By the time we had finished driving/walking through the park, we were starving and found Café Bovina, a locally-owned restaurant serving down home cookin’. The portions of jambalaya and three vegetables were enormous. Even Mike did not entirely clean his plate. While we were ordering, one patron picked up on the fact that we were from out of town. As we spoke for a few minutes, she admitted that she had graduated from SFA. It’s a small world! Who would’ve thunk it, that in Vicksburg, MS, we would meet one of Sam Houston’s rivals?

6:00pm: Once we finished our delicious meal, we headed off to Jackson to visit the Old Capitol Museum. The building was a gorgeous Greek Revival design. It had been renovated to accommodate a museum and had fascinating history. In fact, the Secession Convention had been held there and the building still houses the 150-year-old Secession Ordinance, which was signed by many Confederate leaders who decided they no longer wanted to be part of the Union. We were even able to take a few pictures that may be a part of our Then & Now Art Gallery in April.

We did some driving around town before leaving for Birmingham and ran into a few entertaining stores—“Beauty Zone & 88₡ Store” and “Ghetto Glory.” I’m not sure exactly what the latter store sells, but I wasn’t too eager to find out. I will just stick with having an amusing picture of the sign.

10:00 pm: Once we grew tired of that, we started toward Birmingham to see the Vulcan Statue. The statue is a symbol of the industry which built the city. It oversees the city atop a hill and the statue itself is about six stories in the air. We took an elevator up so that we were almost as high as the statue. The wind made being so high a little frightening, but Amanda & I weren’t scared. Professor Yawn and Ryan, however, could barely step away from the elevator. I must admit, it was quite amusing and I recorded it with the camcorder to use as blackmail later.

That was the last adventure of the day and thank goodness because we were all exhausted by the time we were done. I’m ready to rest up so that we can make it to Atlanta tomorrow and then Savannah on Sunday!

Amanda Ketchum, Friday, January 8, 2011

10:30 pm: Hello, my name is Amanda Ketchum.  I am a sophomore at Sam Houston State University and I am majoring in Political Science and Economics.

Today was the first day of our week long road trip along the Gulf Coast states.  We started by getting together and leaving Huntsville somewhere around three o’clock this morning.  The three cities we stopped in today included Vicksburg, Mississippi; Jackson, Mississippi; and Birmingham, Alabama.

In Vicksburg, we stopped at an art mural that runs part-way along the Mississippi River.  The paintings told of the history of Vicksburg and other significant factors of the area.  I loved these paintings because the choice of colors and style of painting used created another, underlying themes and symbolism, rather than just a plain story line.  Another stop we made in Vicksburg was the Vicksburg Battlefield Museum; this was the site of a 47 day battle between the Union and Confederates during the Civil War.  Seeing this battlefield gave me a whole new appreciation for what these soldiers went through.  There is only so much one can understand from hearing about what it was like.  Being able to actually see the terrain they had to fight on and see all the lives that were lost really helped with my overall perspective of the Civil War.  We also saw the USS Cario, a Naval Ship from the battle.  It still amazes me how much people could do with what they had back then and how much technology really has helped us.  The highlight, however, was probably the Illinois Memorial at Vicksburg.  All the states that fought in the battle erected some sort of memorial, but Illinois’s was the best.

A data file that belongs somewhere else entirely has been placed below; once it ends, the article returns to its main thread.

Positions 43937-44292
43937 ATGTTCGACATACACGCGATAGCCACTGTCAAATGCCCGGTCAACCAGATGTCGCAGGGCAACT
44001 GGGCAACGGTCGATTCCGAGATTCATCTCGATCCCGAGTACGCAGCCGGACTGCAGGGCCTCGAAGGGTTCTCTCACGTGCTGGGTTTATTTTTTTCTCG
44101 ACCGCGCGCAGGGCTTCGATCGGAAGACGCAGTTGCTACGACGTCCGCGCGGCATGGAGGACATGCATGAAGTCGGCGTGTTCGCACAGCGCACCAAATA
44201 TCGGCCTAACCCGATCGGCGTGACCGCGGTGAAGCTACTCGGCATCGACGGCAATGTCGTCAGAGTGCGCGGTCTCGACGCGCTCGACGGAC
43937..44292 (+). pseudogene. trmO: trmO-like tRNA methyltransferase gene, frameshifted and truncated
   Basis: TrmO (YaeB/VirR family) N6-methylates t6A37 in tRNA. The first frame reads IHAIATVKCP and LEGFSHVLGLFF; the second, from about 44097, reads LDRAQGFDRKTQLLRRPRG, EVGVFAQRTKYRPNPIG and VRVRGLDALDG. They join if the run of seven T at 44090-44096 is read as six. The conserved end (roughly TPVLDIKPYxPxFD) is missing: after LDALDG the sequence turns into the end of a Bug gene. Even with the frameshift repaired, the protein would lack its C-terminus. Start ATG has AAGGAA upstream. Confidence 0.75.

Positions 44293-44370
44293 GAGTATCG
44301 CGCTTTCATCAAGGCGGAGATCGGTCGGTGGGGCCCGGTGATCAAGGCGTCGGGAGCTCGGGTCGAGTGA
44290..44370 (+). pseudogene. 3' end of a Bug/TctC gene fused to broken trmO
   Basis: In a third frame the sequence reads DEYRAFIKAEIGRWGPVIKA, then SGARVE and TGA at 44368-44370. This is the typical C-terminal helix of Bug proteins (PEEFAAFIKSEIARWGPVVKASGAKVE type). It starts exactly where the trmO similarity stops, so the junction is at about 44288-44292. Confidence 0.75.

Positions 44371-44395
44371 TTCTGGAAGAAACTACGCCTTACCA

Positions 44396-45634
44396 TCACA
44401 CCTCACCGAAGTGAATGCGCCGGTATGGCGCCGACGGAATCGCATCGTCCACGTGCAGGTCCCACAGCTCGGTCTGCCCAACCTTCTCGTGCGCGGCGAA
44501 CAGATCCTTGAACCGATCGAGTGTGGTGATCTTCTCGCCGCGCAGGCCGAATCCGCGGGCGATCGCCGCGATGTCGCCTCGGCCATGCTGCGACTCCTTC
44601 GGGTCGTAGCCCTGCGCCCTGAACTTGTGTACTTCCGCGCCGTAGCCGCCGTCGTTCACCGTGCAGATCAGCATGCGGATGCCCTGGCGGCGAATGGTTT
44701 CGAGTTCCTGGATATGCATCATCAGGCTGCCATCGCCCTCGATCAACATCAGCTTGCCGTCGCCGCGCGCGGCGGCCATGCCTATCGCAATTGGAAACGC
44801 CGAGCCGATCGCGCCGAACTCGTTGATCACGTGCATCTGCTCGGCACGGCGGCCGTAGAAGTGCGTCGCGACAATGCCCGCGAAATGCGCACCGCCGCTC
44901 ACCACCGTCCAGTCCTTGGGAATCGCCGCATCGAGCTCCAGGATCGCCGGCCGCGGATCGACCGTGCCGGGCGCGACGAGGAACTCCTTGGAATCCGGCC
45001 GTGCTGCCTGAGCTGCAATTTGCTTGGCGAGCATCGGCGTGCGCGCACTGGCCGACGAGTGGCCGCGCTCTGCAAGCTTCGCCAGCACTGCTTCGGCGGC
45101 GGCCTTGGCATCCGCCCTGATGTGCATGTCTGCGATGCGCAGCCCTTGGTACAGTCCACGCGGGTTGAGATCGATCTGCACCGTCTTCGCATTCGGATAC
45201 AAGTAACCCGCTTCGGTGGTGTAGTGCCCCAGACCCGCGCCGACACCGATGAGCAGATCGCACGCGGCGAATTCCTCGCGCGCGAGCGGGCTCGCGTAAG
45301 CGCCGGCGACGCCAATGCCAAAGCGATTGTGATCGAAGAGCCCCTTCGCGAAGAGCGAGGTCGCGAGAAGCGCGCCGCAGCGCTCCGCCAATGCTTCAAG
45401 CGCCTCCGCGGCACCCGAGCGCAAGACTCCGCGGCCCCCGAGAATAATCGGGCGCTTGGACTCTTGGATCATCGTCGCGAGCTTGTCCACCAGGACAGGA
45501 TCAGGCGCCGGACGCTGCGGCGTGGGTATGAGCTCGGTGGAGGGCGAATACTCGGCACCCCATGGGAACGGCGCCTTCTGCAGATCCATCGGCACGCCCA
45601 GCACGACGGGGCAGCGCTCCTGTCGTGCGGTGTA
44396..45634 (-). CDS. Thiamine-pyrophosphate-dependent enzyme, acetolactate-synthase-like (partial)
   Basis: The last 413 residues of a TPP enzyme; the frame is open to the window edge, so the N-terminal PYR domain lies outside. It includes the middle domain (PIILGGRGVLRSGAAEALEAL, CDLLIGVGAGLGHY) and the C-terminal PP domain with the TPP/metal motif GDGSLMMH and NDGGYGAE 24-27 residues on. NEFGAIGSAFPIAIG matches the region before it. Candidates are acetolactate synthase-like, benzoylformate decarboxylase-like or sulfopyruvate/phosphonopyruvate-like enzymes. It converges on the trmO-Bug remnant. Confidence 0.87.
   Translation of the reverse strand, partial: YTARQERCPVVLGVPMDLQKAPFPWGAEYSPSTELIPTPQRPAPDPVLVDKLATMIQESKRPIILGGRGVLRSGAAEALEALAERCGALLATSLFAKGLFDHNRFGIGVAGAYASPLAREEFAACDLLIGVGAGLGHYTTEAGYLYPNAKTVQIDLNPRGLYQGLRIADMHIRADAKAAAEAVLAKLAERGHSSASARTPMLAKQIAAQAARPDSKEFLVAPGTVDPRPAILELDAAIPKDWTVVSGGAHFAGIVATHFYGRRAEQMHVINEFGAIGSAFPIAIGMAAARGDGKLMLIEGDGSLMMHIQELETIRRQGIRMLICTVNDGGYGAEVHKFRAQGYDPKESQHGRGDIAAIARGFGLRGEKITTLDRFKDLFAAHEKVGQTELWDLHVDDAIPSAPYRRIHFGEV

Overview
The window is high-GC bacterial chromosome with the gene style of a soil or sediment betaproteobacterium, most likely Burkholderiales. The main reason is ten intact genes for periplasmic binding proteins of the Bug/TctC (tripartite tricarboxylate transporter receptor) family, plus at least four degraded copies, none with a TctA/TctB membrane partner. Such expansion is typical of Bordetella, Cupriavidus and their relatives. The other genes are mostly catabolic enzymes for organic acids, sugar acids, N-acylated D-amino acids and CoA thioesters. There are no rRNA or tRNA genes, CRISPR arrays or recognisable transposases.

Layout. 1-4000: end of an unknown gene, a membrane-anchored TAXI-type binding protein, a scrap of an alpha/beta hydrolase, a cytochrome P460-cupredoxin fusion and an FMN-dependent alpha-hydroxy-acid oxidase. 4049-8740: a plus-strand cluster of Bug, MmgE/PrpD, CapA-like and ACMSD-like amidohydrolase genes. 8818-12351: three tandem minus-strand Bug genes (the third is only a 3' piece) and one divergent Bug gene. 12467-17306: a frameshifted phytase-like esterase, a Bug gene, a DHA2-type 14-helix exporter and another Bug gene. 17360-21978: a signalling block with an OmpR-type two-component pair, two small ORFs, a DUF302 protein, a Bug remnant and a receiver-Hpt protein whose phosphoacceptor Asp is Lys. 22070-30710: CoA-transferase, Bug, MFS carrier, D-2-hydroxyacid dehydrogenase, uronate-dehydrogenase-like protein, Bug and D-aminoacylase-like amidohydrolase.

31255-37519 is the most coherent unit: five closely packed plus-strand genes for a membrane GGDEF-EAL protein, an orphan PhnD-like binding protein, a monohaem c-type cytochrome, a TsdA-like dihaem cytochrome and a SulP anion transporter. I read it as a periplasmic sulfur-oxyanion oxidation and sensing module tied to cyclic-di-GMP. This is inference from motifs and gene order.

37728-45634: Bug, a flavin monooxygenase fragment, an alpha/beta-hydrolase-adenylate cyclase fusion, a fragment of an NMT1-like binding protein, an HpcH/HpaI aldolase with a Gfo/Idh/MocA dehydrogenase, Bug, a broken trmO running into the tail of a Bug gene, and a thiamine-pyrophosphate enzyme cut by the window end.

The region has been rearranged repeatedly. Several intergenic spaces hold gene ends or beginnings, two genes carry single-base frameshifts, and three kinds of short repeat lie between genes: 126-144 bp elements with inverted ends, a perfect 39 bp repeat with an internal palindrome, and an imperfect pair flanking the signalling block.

Illinois Memorial at Vicksburg National Military Park

The next city we stopped in was Jackson, Mississippi.  My favorite thing we did while in the city was go to the Old Capitol Museum.  I found it interesting how small the chamber hall was as compared to others.  One thing that I really liked about the Old Capitol Museum was the hands-on interaction with exhibits.

The last city for the day was Birmingham, Alabama where we went to the Vulcan Statue.    We went up 56ft to the top of the statue.  It was a little uneasy-feeling at the top because of the platform we had to stand on squeaked, but the view of the city from the top was amazing.

All in all, it was a great day and I cannot wait for our next destination, Atlanta, Georgia.


One thought on “Deep South Tour, Day 1

  1. I think it is wonderful that the War Memorial at Vicksburg is so elaborate. Often the South is viewed as the bad guys in history, but they were fighting for what they believed it and they were tired of being bullied by the North. Those (mostly) young men who gave their lives deserve to be remembered.